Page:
The Mayor, CA, and Bill Simon


Rudy Giuliani’s old colleague at the Justice Department, Bill Simon, has been on his presidential executive committee for some time.  Today it was announced he will also chair his campaign in CA.

While some campaigns obsess over NH and IA, Team Giuliani knows they matter less than they used to.  While Bill Simon is not some sort of electoral genius when it comes to CA politics, I think it can be safely said it would be shocking if Giuliani did not win the CA GOP primary with both his federalist approach and his support from Simon, who is one of the more popular GOP politicians in the state, and is also what passes for a conservative there.

Like the Vietnam military leaders who were stilling using the WWII and Korean playbook, the other GOP candidates all seem to think building momentum in IA and NH– and maybe SC and FL– is the path to victory.  Team Giuliani knows better.  A lot of states matter, and many of them are very hospitable to the Mayor.  And it’s a losing strategy to spend too much money now in states with only a handful of convention delegates.


4 Responses to “The Mayor, CA, and Bill Simon”

  1. Luther C. Hardy Says:

    Dear Karlub:

    Once again, you and I are in sync! I have shared with you before my “campaign of the past” vs. the “campaign of the future” and compared it to the proverbial generals who “prepare to fight the last war”. Below is my latest fugue on this melody, written 09 July 2007.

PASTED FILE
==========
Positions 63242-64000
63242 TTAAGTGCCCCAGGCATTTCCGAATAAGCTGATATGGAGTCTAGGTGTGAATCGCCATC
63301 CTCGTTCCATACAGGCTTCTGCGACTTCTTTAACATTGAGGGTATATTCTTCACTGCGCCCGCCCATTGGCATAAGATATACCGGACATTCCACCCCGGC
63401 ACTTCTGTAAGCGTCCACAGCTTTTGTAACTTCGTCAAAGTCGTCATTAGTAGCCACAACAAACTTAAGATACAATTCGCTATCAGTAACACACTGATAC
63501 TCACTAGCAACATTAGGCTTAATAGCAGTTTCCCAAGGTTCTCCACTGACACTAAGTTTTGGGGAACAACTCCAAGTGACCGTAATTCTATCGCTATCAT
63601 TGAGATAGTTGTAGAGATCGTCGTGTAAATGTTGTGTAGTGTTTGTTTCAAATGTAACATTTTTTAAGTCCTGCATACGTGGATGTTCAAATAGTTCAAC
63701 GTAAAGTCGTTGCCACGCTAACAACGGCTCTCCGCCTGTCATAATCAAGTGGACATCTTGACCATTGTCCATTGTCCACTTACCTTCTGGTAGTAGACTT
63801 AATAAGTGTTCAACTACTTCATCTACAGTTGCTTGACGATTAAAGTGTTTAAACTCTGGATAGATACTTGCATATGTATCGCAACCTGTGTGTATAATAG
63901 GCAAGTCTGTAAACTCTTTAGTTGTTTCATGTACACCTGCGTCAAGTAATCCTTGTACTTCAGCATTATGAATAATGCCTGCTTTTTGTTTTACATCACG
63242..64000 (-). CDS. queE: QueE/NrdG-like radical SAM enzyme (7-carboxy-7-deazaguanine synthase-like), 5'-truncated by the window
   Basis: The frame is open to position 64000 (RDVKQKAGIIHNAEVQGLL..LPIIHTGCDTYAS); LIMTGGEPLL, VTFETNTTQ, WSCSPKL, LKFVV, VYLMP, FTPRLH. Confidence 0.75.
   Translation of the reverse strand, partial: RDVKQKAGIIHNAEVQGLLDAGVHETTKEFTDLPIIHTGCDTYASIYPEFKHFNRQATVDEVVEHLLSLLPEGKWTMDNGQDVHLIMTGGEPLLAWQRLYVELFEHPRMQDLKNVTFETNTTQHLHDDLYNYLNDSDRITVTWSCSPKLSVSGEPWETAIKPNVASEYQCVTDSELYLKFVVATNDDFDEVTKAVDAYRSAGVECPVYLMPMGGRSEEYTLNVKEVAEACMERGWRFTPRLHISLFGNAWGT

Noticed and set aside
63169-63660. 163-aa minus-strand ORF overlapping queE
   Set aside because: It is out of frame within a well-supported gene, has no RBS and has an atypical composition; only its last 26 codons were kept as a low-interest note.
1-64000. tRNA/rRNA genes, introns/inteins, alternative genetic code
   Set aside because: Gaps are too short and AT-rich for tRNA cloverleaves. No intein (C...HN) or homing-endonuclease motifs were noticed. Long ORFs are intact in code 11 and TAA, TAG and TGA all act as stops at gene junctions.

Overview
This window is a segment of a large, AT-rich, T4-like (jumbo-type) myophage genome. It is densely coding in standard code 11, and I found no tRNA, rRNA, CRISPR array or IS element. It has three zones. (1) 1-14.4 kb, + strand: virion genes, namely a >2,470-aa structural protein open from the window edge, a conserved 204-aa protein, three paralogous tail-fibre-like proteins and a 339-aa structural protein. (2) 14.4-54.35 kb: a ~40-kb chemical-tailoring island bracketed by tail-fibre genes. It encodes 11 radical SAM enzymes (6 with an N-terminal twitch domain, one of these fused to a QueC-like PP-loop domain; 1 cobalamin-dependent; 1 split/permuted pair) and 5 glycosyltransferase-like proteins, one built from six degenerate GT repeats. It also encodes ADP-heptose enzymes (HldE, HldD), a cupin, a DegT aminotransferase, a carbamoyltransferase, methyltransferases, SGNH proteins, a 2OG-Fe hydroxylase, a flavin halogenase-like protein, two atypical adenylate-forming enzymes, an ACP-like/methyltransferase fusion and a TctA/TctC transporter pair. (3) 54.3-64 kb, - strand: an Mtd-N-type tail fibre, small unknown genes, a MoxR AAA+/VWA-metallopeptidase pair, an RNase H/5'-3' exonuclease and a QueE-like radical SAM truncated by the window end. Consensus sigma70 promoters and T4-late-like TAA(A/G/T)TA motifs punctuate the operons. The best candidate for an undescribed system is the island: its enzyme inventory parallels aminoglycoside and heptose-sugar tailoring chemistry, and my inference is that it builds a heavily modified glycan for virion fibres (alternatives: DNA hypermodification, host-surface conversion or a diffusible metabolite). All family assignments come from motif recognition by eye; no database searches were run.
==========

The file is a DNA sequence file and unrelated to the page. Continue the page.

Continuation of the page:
Below from the WaPo is about the best “analysis” that one can expect to get from the Liberal Beltway Media Elite on Rudy’s “unorthodox” campaign strategy of downplaying the traditional “early States” of Iowa, New Hampshire, and (recently) South Carolina, in favour of concentrating time and resources in the Mega-States who will hold their primaries between 29 January and 05 February 2008, most notably Florida, California, New York, and New Jersey. As with most such analyses, this one reflects the preparation of the Beltway Media to “cover the last campaign”, just like the proverbial generals who are wont to prepare to “fight the last war”. Virtually all such analyses, in my judgment, suffer from at least two serious glaring errors. Both of these errors may be found in the following excerpt from the piece below: